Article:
LONDON — When President Donald Trump visited the United Kingdom last summer, he was greeted by mass protests.
Tens of thousands of people took to the streets in demonstrations across the country, many carrying anti-Trump signs daubed with typically dry and lewd British humor. The pièce de résistance was a giant inflatable "Trump baby" — a 20-foot blimp showing a bawling commander-in-chief wearing a diaper.
And that was meant to be a relatively low-key "working trip" for the president. So what will happen this summer when Trump returns for a full state visit?
On Tuesday, Buckingham Palace announced that the president will travel again to British shores in June, but this time on the official invitation of Queen Elizabeth II — with all the trappings and ceremony that a state visit entails.
So, if anything, the protests this time will be even more fierce.
Senior figures in the opposition Labour Party are campaigning to have the state visit canceled altogether, a position previously adopted by London Mayor Sadiq Khan, a Labour member, and John Bercow, the speaker of the House of Commons.
Giving a flavor of the feeling against the president, one of these lawmakers, David Lammy, described Trump in a tweet as "deluded, dishonest, xenophobic" and "narcissistic." Another, Stephen Doughty, labeled him "racist, sexist" and "extremist."
Emily Thornberry, one of Labour's most senior lawmakers and would-be foreign secretary under a Labour government, said Trump had "systematically assaulted all the shared values that unite our two countries." She said Prime Minister Theresa May had "no business wasting taxpayers' money on all the pomp, ceremony and policing costs that will come with this visit."
This could all add up to a somewhat frosty reception from what is supposed to be America's closest ally.
Khan has been one of the most vocal opponents of Trump in the U.K., and in January 2018 he said Trump represented "the polar opposite of our city's values of inclusion, diversity and tolerance."
Trump responded by calling Khan "pathetic" and saying the mayor had done a "terrible job" of dealing with the London Bridge terror attack in June 2017. Some of Khan's supporters believe that Trump focused on him because he is a Muslim.
While Khan these days may be using more diplomatic language, he has yet to retract any of his criticisms. A spokesperson for the mayor told NBC News in an email Wednesday that while "Sadiq's views about Donald Trump are well known ... he of course understands the importance of the president visiting to commemorate D-Day."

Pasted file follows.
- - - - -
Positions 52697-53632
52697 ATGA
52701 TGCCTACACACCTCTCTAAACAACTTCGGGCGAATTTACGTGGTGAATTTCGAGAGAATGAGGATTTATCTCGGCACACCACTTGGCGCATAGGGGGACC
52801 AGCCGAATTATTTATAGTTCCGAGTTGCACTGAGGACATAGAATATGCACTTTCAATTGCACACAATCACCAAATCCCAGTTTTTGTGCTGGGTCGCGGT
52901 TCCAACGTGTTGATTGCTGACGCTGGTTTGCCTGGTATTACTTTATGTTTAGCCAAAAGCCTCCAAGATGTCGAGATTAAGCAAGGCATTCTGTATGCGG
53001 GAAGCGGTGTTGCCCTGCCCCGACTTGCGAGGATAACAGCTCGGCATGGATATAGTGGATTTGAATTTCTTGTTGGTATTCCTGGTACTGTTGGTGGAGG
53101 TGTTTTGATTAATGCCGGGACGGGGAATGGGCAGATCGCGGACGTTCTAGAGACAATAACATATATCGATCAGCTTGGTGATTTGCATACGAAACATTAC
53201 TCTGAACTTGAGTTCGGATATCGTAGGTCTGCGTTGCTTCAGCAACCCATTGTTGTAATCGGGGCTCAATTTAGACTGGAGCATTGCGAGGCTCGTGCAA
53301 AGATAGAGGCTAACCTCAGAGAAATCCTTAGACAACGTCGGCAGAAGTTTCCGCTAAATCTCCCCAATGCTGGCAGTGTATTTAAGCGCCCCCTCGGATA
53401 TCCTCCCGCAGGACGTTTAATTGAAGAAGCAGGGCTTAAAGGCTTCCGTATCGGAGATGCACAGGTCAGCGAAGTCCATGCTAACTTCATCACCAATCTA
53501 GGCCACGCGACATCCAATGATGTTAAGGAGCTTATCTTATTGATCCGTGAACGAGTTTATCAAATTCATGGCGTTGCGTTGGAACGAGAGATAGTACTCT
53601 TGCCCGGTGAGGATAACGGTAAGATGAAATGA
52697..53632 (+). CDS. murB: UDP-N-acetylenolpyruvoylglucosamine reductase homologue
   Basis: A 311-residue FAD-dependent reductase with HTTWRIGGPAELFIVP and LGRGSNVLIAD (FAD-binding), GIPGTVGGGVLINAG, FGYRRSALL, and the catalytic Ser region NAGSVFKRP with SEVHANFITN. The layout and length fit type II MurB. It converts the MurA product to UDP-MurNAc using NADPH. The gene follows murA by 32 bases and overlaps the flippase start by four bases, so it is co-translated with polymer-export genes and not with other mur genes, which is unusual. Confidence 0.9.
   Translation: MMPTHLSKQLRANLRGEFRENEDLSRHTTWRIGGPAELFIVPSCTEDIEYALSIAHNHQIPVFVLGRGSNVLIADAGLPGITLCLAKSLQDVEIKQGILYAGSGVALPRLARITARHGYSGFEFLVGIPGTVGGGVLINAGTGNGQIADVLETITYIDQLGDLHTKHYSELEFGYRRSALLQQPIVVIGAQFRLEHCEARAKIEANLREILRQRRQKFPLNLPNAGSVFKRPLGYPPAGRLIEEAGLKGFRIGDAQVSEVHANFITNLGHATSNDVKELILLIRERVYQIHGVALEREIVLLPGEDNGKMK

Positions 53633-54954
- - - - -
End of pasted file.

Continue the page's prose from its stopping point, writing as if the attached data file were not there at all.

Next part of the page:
Arriving June 3, the president and his wife, Melania, will likely be greeted by a lavish ceremony and a banquet with the queen and 150 distinguished guests. Then on June 5 they will attend a ceremony in the southern coastal city of Portsmouth to commemorate the 75th anniversary of the D-Day landings.
Last time around, Trump did briefly have tea with the queen, but that was at Windsor Castle some 20 miles outside London city center. His trip seemed specifically designed so he could zip around in his helicopter and entirely avoid the demonstrations raging in the heart of the city.
By its very nature, this year's state visit means the president cannot avoid this bear pit.
He will arrive in a country embittered and riven over Brexit, and with the prime minister in almost a perpetual state of crisis.
As across most of Europe, the president is unpopular in Britain. Less than a third of Brits have any confidence in him at all, according to a study by the Pew Research Center last year.
Sure enough, less than 24 hours after the visit was announced this week, a Facebook event calling for a second protest on June 4 already had some 4,500 people signed up. The same activists who won permission to float a Trump baby blimp in Parliament Square confirmed that it will fly again.
Police said Trump's trip last year cost around £18 million (around $23 million) with some 10,000 extra officers drafted from across the country to help cover the event.
A debate rages in the U.K. over whether the president should get to speak in Parliament, an honor offered to several other leaders during state visits. John Bercow, speaker of the House of Commons, has made clear he is no fan of Trump.
It "is not an automatic right, it is an earned honor," he told lawmakers in 2017, when discussing Trump's visit the following year. "I feel very strongly that our opposition to racism and to sexism, and our support for equality before the law and an independent judiciary, are hugely important considerations."
This time around, some are urging Bercow to drop this stance. They point to other world leaders with arguably more controversial records who have addressed Parliament, namely Chinese President Xi Jinping, whose country is accused of flagrant human rights abuses.
In carefully chosen language that shows no sign of a thawing by Bercow, a spokesperson for the speaker's office told NBC News in an email Wednesday that any such request to speak would be "considered in the usual way."
Lord Fowler, speaker of the House of Lords, also has a say in the matter. He said there was a "strong case" in allowing Trump to speak.
Then there are those who vehemently disagree with the president but believe his visit should be ignored rather than vocally opposed. This strand has coalesced around the hashtag #TumbleweedTrump.
"The thing this guy hates most is to be ignored," said the author and playwright Bonnie Greer, who was born in Chicago and lives in London. "He can take hate. What he can't take is people not looking at him."
She told BBC radio on Tuesday night, "Just don't show up — let the streets be empty."